The canal can radiographically be identified in over 50 % of examined CT images, equally between the right and left side. The canal is between 1 and 2 cm superior to the alveolar crest (average height = 16.4 mm) (Noujeim et al. 2014). Different studies achieve almost the same results (Elian et al. 2005; Ilgüy et al. 2013).
Table 3.5 proposes recommendations based on some parameters of PSAA.

Table 3.5

Influence of the posterior superior alveolar artery on the SFE procedure
The posterior superior alveolar artery
Influence the design of the window
Adjust within the limitations of the basic principles of window design surgery
The design should be appropriate enough to reflect the membrane, contain the grafting material, and place an adequate implant when indicated
Adjust the height of the window trap
Intraosseous: the separation is better with the piezoelectrical device to avoid bleeding
Extraosseous: the reflection is possible manually, when performed carefully
Small: minimal risk of bleeding
Big: the risk of bleeding is higher

3.3.5 The Schneiderian Membrane

The Schneiderian (mucous) membrane lines the inner walls of the sinus and in turn is covered by pseudo-stratified columnar ciliated epithelium. Serum-mucosa glands are located in the lamina directly underneath, especially next to the ostium opening. The sinus membrane appears to be the main carrier of bone reformation after SFE, as multiple experimental studies suggested (Troedhan et al. 2012).
Normally, the thickness of the Schneiderian membrane varies from 0.13 to 0.5 mm (Tiziano 2012). However, inflammation or allergic phenomena may cause its thickening, either generally or locally (Fig. 3.5). In such cases, it may be necessary for an ENT to restore the sinus to a physiologic state before SFE can be carried out (see Chap. 4).

Fig. 3.5

The Schneiderian membrane appearance. (a) Normal mucosa, (b) flat mucosal thickening, (c) spherical thickening, and (d) irregular thickening
Mucosal thickening is the most frequently observed abnormality (66.0 %). It is generally associated with some kind of irritation, such as odontogenic pathology or allergic phenomena. Nonvital posterior maxillary teeth, periodontal abscesses, retained roots, embedded or impacted teeth, extensively carious teeth, and oroantral fistulae could be etiological factors in pathologies of odontogenic origin (Rege et al. 2012).
During osteotomy, the membrane should not be perforated:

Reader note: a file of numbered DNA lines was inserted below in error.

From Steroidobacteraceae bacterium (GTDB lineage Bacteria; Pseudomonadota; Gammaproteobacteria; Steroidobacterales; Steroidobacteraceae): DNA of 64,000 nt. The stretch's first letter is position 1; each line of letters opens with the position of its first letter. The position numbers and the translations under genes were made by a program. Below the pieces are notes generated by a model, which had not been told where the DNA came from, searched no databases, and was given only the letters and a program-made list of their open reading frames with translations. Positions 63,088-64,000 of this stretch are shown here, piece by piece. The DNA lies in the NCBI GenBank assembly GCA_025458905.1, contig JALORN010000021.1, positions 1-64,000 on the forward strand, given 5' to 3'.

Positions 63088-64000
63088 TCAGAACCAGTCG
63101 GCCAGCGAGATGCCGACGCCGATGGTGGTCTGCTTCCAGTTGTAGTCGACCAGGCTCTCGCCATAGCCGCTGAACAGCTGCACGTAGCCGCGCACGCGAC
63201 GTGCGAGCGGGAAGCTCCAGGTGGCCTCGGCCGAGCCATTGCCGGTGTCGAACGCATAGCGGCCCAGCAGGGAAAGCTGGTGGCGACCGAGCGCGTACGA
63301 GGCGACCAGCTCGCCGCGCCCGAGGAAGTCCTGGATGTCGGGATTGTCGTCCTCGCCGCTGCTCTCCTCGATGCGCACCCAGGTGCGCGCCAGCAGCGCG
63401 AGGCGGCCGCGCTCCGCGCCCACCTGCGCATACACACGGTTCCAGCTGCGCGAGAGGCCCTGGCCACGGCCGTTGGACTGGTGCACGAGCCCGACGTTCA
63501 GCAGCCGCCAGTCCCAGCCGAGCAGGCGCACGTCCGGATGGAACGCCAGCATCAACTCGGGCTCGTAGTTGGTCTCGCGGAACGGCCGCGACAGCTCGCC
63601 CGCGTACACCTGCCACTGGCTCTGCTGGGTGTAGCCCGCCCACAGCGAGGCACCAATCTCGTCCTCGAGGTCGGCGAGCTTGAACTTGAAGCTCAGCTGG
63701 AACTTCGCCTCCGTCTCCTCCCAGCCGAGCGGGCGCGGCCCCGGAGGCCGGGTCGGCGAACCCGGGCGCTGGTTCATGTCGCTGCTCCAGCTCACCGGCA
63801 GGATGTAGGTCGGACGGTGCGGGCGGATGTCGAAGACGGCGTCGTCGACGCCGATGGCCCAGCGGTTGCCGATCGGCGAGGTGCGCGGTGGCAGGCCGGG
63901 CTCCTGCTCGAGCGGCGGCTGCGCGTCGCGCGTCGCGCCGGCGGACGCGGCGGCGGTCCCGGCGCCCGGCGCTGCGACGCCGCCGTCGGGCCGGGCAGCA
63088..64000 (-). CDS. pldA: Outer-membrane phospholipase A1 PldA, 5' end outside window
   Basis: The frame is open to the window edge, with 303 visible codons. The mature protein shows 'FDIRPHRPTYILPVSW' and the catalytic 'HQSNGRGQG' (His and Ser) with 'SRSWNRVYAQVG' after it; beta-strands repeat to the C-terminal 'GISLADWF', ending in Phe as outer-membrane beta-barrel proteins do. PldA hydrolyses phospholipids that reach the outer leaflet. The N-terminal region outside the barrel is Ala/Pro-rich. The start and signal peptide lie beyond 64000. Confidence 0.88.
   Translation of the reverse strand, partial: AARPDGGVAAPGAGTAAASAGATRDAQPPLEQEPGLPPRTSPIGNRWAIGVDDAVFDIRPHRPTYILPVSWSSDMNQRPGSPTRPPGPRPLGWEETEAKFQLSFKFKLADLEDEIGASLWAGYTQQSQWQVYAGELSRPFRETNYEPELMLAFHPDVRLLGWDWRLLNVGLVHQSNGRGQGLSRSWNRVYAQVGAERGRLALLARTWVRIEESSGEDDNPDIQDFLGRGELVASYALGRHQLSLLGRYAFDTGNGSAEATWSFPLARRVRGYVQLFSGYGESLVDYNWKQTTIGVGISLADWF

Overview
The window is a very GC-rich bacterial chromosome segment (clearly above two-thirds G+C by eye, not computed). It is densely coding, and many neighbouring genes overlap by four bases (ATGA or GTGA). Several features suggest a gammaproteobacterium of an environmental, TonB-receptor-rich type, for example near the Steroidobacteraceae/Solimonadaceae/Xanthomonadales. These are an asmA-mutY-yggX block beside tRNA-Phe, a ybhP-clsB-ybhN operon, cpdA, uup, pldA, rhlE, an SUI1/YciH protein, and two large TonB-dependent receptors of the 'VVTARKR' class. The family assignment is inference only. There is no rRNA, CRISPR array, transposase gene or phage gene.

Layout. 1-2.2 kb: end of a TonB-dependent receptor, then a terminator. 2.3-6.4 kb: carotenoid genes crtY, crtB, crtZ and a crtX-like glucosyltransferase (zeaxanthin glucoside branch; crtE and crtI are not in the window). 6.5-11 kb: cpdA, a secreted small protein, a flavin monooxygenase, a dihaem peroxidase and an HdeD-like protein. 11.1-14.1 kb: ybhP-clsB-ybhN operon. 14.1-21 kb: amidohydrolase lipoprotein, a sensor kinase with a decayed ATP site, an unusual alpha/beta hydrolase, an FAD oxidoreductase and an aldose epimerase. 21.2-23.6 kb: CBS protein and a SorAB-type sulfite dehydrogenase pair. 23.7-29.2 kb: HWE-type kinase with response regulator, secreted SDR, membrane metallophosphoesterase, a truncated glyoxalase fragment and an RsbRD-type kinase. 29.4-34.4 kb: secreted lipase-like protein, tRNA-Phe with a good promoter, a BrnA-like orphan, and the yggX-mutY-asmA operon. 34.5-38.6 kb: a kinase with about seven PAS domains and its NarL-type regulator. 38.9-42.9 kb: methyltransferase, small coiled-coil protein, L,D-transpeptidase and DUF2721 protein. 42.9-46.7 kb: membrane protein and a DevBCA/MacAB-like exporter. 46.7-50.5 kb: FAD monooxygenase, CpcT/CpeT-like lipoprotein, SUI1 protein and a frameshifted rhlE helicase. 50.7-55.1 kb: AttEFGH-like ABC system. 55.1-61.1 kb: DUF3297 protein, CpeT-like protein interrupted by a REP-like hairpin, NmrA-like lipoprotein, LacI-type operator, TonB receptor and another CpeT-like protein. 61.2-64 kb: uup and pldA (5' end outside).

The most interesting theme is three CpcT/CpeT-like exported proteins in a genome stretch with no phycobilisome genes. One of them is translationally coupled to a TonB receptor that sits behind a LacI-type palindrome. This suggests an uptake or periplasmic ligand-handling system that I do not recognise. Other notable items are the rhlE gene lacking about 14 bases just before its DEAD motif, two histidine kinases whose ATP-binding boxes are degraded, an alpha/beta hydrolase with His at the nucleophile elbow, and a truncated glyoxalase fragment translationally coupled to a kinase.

• By mechanical burs
  • By uncontrolled use of the piezoelectrical devices
Table 3.6 shows the influence of the sinus membrane thickness on SFE.

Table 3.6

Influence of the sinus membrane thickness on the SFE procedure
Thick membrane
Thin membrane
Reduced risk of membrane perforation during both reflection and osteotomy steps
During reflection, caution is required to liberate progressively the membrane in all directions rather than proceeding in one direction Mucocele

Mucoceles of maxillary sinus are fairly rare (3–10 %). They have been described in association with neoplasia, trauma, surgery, inflammatory process (e.g., cystic fibrosis), and congenital abnormalities. Mucoceles are consequent to an obstruction of the sinus ostia and drainage pattern, with accumulation of mucus within the sinus cavity. Continual accumulation causes it to expand from the pressure. Sinus walls may be remodeled or completely de-ossified and eroded (Sreedharan et al. 2011).
The appearance of mucoceles is well described. Their image is a smooth expansile low-attenuation lesion arising in the maxilla. The majority is homogenous and isodense with the brain and typically shows a rounded bony outline (Fig. 3.6). Most mucoceles do not show contrast enhancement, and in fact, the administration of contrast medium is rarely necessary.

Fig. 3.6

An opaque maxillary sinus without bone erosion invites the diagnosis of sinusitis, retention cysts, and antrochoanal polyps. With expansion and bone destruction, the differential diagnosis include malignant conditions like adenoid cystic carcinoma, plasmacytoma, rhabdomyosarcoma, lymphoma, schwannoma, and tumors of dental origin (Sreedharan et al. 2011).
The recommended treatment for maxillary sinus mucoceles with no extension to soft tissues of the cheek is endoscopic evacuation with wide middle meatal antrostomy. A Caldwell-Luc approach may be needed for mucoceles that have extended into facial soft tissues, pterygomaxillary fossa, or those which have not been satisfactorily evacuated by endoscopic sinus surgery (Har-El 2001). Mucous Retention Cyst

Mucous retention cysts of the maxillary sinus are an asymptomatic lesion incidentally found during the examination of images. On radiographs, they are radiopaque dome-shaped structures with a distinctly rounded edge (Fig. 3.7). They are slow-growing lesions, but mucosal and cortical integrity is preserved. Their etiology is unclear.

Fig. 3.7

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Nov 6, 2015 | Posted by in General Dentistry | Comments Off on Clinical and Radiological Assessment and Planning in Sinus Floor Elevation